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I have seen both of these in different research publications, but after searching for a while, I was not able to find the difference. I'll appreciate it if you explain the difference and give me some references to learn more about the difference.

Some links to publications about Active learning:

https://eric.ed.gov/?id=ED449714

https://eric.ed.gov/?id=ED424243

https://eric.ed.gov/?id=ED336049

Some links to publications about engaged learning:

https://www.questia.com/library/journal/1P3-827165091/engaged-learning-are-we-all-on-the-same-page

https://eric.ed.gov/?id=EJ871317

https://search.proquest.com/openview/ee56bfc90cac37ad96a4f6be61918f02/1?pq-origsite=gscholar&cbl=29705

http://www.tandfonline.com/doi/abs/10.3200/CTCH.55.1.5-18

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    $\begingroup$ @AliceD, Just added the publications about both topics. $\endgroup$ – user2521204 Jul 27 '17 at 21:04
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    $\begingroup$ Could you synthesize how each of those publications talk about the idea and what preliminary conclusions you've reached? $\endgroup$ – Seanny123 Jul 27 '17 at 21:10
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    $\begingroup$ @Seanny123, Wikipedia defines "Active learning is a process whereby students engage in activities, such as reading, writing, discussion, or problem solving that promote analysis, synthesis, and evaluation of class content. Cooperative learning, problem-based learning, and the use of case methods and simulations are some approaches that promote active learning." As far as I understand, they are talking about the same thing. I do not understand the difference; that's why I am asking you help me understand the difference. $\endgroup$ – user2521204 Jul 27 '17 at 21:30
  • $\begingroup$ maybe engagement has intrisic motivation $\endgroup$ – DesignerAnalyst Jul 31 '17 at 7:53
  • $\begingroup$ @DesignerAnalyst, Do you have any reference about this? $\endgroup$ – user2521204 Jul 31 '17 at 11:14
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One of the publications on engaged learning that you provide (the "Engaged Learning: Are We All on the Same Page?" one) seems to answer your question (here is a fuller version of it). The quote that addresses your question is given below (bold added).

Many of these concepts of engagement cover ground similar to that covered by initiatives in higher education known by other names:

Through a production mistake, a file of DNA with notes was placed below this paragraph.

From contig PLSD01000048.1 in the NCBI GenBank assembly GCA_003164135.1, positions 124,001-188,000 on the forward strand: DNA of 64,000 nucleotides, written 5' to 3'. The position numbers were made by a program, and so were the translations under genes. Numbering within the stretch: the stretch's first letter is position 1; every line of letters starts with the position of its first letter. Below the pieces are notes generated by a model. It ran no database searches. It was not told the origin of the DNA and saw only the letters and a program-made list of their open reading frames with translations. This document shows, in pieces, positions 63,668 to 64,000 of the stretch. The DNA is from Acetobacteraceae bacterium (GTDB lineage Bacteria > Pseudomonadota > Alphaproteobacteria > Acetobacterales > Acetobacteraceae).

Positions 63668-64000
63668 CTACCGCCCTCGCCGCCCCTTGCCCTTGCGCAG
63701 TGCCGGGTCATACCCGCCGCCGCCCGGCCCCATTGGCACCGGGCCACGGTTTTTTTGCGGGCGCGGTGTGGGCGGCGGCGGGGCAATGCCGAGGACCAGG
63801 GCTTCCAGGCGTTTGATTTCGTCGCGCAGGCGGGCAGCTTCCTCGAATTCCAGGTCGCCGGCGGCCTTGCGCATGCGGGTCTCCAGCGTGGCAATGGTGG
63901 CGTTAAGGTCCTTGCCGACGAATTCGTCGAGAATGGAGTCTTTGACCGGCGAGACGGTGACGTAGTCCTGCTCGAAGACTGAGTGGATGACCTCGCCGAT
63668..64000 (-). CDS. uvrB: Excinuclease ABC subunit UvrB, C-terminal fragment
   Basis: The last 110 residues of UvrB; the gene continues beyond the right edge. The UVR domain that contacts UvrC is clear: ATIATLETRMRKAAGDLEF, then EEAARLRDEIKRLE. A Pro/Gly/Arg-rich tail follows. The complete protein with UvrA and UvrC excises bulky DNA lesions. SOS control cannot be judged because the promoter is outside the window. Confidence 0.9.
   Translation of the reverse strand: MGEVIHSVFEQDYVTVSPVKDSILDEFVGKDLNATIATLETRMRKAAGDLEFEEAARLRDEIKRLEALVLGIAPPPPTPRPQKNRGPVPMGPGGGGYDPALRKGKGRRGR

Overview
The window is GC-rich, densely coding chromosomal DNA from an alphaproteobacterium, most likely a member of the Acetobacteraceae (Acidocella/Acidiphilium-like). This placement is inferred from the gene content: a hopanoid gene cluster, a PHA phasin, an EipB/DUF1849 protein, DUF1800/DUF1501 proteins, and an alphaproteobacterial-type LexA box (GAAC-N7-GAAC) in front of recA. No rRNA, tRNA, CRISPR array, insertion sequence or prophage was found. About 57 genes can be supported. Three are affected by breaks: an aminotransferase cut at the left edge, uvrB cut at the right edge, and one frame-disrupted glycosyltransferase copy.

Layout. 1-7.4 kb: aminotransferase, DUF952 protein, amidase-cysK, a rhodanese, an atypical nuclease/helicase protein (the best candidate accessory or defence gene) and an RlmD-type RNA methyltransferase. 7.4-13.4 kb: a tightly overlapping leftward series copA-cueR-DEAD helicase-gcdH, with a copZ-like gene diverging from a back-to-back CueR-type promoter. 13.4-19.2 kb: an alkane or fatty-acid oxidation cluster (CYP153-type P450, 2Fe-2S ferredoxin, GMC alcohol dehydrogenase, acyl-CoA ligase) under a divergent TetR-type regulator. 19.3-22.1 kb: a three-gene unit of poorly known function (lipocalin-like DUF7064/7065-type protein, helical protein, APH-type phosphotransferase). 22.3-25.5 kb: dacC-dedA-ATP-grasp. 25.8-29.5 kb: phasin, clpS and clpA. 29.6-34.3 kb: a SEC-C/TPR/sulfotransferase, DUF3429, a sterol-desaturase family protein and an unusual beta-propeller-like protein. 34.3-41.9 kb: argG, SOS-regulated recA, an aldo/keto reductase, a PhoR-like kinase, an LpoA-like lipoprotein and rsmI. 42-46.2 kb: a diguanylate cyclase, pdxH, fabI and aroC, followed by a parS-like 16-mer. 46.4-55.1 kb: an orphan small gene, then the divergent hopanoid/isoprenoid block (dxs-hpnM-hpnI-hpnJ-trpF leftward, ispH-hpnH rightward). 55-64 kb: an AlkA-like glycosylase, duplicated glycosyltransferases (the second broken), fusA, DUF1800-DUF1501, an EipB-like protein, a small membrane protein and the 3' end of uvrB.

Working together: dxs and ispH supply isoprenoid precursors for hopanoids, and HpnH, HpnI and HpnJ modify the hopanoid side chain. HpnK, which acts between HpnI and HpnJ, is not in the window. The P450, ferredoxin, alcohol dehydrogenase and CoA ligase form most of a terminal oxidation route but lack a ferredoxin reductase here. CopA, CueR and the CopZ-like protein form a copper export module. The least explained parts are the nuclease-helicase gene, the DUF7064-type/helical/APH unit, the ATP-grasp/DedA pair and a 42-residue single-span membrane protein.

• Engagement with the learning process is similar to active learning.
  • Engagement with the object of study is similar to experiential learning.
  • Engagement with contexts generally is similar to multidisciplinary learning.
  • Engagement with social and civic contexts is similar to service learning.

Thus, the engagement seems to encompass active learning in that active learning is the piece of engagement related to the learning process.

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  • $\begingroup$ So, do you think we can argue that "engaged learning" can be defined as engagement with the learning process, and coc=nclude that "engaged learning" is the same as "active learning"? $\endgroup$ – user2521204 Jul 27 '17 at 21:39
  • $\begingroup$ Hmm: all semantics really. If "engaged learning" is not elsewhere defined (or commonly defined in the field) than one could presumably create the definition to represent this situation. Caveat that this is a psych forum, and that questions on educational semantics may not be able to be authoritatively answered here. $\endgroup$ – mfloren Jul 27 '17 at 21:41
  • $\begingroup$ Do you know any other Q&A website that can help me find answers to my learning science related questions? $\endgroup$ – user2521204 Jul 27 '17 at 21:45
  • $\begingroup$ May be able to try matheducators.stackexchange.com. Perhaps phrase it as "teaching a math classroom" or something like that? I'm not familiar with their community, so I couldn't tell you. There's also a cseducators.stackexchange.com, though I have a feeling this question would get less traction there. $\endgroup$ – mfloren Jul 27 '17 at 21:47
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    $\begingroup$ Of course. I should add that, in answer to your original question, yes, you could easily define it that way based off of this article. It would just be confusing if someone read your article next to an article where someone defined it a different way (and look bad on you if that other article were very well known). $\endgroup$ – mfloren Jul 27 '17 at 21:52

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